TMS and BPD – The Evidence
Borderline Personality Disorder, or BPD, can be difficult for psychiatrists to diagnose because the symptoms can be so varied. There are no drugs currently licensed by NICE (the National Institute of Health and Care Excellence in the UK) for the treatment of DPD. Research suggests that around 1.7% of the UK population are diagnosed with BPD – although this doesn’t sound like a high percentage, it equates to over 1 million people!
The NICE guidelines recommend two types of therapy for BPD:
- Dialectical Behaviour Therapy (DBT), which works to identify negative thought patterns and introduce positive thoughts and behaviours
- Cognitive Analytical Therapy (CAT), which looks into the experiences that could have caused you to think and feel the way you do
It’s recognised that the research evidence for treatment of borderline personality is weak and DBT tends to only be effective for symptoms of deliberate self-harm. BPD does tend to improve with age, but research also suggests that suicide rates are up to 50 times higher in BPD sufferers than in those without BPD. This highlights how vital effective treatment is while the disorder is at its worst.
What is the evidence for TMS treatment for borderline personality disorder?
When treating borderline personality disorder with transcranial magnetic stimulation, we target the prefrontal cortex.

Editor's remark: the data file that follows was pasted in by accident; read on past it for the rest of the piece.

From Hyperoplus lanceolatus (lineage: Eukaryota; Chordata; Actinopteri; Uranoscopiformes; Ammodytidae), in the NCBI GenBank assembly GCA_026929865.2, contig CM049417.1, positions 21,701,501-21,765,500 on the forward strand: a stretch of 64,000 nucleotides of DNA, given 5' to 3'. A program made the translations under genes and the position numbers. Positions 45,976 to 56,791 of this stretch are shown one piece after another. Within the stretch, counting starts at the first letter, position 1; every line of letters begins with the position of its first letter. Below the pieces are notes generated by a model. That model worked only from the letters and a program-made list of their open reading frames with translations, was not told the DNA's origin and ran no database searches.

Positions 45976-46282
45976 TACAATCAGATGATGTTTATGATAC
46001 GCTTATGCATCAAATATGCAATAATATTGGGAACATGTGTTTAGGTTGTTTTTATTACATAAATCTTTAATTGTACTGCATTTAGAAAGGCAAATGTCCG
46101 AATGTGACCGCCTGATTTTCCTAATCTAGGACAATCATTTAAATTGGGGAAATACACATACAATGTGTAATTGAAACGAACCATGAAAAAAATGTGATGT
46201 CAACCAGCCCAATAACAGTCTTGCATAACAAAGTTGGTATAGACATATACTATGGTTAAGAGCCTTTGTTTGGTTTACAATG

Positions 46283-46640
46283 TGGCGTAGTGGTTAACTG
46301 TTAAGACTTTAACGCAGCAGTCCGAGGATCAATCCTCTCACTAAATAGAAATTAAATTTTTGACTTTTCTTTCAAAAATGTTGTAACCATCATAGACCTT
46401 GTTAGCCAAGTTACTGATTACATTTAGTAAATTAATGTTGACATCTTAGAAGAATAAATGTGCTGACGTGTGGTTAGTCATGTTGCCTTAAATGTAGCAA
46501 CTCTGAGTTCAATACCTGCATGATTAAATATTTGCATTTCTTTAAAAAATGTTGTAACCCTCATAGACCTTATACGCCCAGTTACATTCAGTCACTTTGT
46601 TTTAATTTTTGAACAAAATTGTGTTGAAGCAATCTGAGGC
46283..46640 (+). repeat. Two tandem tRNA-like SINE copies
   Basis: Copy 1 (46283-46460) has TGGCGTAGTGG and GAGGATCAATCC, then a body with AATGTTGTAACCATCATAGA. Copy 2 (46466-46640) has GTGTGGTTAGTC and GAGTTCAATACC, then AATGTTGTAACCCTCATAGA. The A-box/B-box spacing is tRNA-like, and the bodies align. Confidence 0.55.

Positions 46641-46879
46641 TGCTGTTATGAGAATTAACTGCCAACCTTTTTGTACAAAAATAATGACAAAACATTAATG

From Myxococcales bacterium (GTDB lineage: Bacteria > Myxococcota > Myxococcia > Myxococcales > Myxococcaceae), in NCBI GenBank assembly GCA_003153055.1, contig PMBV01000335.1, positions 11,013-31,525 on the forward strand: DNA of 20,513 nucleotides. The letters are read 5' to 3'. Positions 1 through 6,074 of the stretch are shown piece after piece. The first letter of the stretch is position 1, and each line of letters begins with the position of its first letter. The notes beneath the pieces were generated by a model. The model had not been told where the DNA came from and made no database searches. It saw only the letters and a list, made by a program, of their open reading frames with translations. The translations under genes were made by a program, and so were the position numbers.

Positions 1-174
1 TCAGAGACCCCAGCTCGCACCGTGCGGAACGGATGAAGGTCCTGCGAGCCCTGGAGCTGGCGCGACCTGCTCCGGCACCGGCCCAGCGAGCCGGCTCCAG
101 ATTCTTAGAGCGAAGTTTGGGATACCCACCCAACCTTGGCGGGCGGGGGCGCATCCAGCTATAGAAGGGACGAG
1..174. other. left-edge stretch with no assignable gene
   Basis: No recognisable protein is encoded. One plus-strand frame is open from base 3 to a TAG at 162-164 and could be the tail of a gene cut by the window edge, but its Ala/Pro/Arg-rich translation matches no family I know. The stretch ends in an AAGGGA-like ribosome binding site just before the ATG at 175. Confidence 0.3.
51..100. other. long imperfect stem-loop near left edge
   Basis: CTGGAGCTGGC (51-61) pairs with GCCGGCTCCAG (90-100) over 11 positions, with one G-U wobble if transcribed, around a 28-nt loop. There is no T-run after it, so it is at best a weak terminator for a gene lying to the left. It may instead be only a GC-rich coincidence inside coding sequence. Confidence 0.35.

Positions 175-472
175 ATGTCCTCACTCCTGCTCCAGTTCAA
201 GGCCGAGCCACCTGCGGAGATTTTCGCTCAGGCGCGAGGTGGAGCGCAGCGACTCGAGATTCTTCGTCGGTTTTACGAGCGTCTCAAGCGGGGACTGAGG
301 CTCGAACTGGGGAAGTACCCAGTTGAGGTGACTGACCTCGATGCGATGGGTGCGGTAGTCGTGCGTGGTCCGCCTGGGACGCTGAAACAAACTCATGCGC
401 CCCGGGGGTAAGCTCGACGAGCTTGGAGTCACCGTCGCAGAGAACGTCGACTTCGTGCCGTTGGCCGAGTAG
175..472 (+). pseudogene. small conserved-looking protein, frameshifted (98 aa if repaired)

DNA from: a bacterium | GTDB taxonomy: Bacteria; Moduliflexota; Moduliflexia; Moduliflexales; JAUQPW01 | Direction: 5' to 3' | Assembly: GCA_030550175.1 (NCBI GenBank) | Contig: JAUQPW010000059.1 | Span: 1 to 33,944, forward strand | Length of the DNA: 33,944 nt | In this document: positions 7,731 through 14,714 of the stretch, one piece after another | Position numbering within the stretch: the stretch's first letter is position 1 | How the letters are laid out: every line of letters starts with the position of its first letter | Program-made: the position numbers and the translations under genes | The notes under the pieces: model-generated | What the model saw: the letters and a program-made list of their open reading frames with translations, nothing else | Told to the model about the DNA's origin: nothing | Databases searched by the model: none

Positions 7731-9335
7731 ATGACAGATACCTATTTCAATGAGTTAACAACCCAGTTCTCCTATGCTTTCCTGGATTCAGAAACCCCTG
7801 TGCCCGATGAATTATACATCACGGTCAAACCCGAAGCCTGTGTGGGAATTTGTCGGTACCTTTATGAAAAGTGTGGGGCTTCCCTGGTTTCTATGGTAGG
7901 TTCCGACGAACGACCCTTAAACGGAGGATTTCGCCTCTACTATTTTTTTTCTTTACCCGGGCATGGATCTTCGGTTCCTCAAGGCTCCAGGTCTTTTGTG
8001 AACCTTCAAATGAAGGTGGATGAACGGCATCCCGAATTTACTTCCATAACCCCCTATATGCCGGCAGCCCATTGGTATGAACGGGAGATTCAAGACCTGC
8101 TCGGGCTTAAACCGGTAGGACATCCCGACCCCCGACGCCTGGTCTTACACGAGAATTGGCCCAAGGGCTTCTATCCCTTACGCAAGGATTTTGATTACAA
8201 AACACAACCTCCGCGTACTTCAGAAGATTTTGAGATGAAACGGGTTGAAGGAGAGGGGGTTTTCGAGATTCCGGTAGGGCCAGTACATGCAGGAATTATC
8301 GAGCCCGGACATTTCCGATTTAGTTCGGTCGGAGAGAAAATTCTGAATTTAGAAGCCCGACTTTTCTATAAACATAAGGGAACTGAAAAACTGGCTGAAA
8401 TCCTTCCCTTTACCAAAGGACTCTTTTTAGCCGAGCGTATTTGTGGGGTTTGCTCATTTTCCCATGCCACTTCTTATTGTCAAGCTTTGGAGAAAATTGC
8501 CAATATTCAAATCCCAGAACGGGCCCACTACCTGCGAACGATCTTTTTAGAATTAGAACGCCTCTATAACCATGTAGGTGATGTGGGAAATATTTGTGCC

Since 2014, there have been a number of studies into treating BPD with TMS. Reyes-Lopez treated a number of patients with an average reduction in the severity of BPD symptoms of 30%. The biggest improvement was in symptoms of anger, mood instability and impulsivity.
Calihol treated half of his group of patients with a placebo to allow him to compare the improvements in their symptoms with a group of patients receiving TMS treatment. The group receiving the active TMS saw 40% more patients with a significant improvement in their symptoms than the placebo group.
Feffer chose to study patients living with both borderline personality disorder and depression simultaneously. All of his patients saw a significant improvement in their depression, making other symptoms of BPD easier to cope with.
At Smart TMS, we have treated a number of patients with borderline personality disorder and see around 75% see a significant improvement in their symptoms with 60% going into remission.
What’s the verdict? Does TMS treat BPD?
With all research into using TMS to treat BPD, there is evidence that suggests that the patient will show signs of responding to the treatment within the first 15 sessions if they are going to see any response at all.
If we see a small but clear improvement in your symptoms within the first 15 sessions, you will be prescribed up to 30 sessions to maximise the effect of treatment.
In some cases, we don’t see any improvements so the decision to try TMS to treat your borderline personality disorder is an individual one and it’s important that you’re informed by the evidence above.
Find out more
As you may have experienced with your regular GP or psychiatrist, BPD is very difficult to treat. Our friendly, knowledgeable team of patient advisors will talk you through TMS and the response/remission rates we have seen since offering treatment for borderline personality disorder to help you make the best decision for you.